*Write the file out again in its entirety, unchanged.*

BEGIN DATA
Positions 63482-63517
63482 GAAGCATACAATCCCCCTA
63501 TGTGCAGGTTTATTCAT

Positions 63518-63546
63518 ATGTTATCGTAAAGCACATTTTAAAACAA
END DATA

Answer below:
Positions 63482-63517
63482 GAAGCATACAATCCCCCTA
63501 TGTGCAGGTTTATTCAT

Positions 63518-63546
63518 ATGTTATCGTAAAGCACATTTTAAAACAA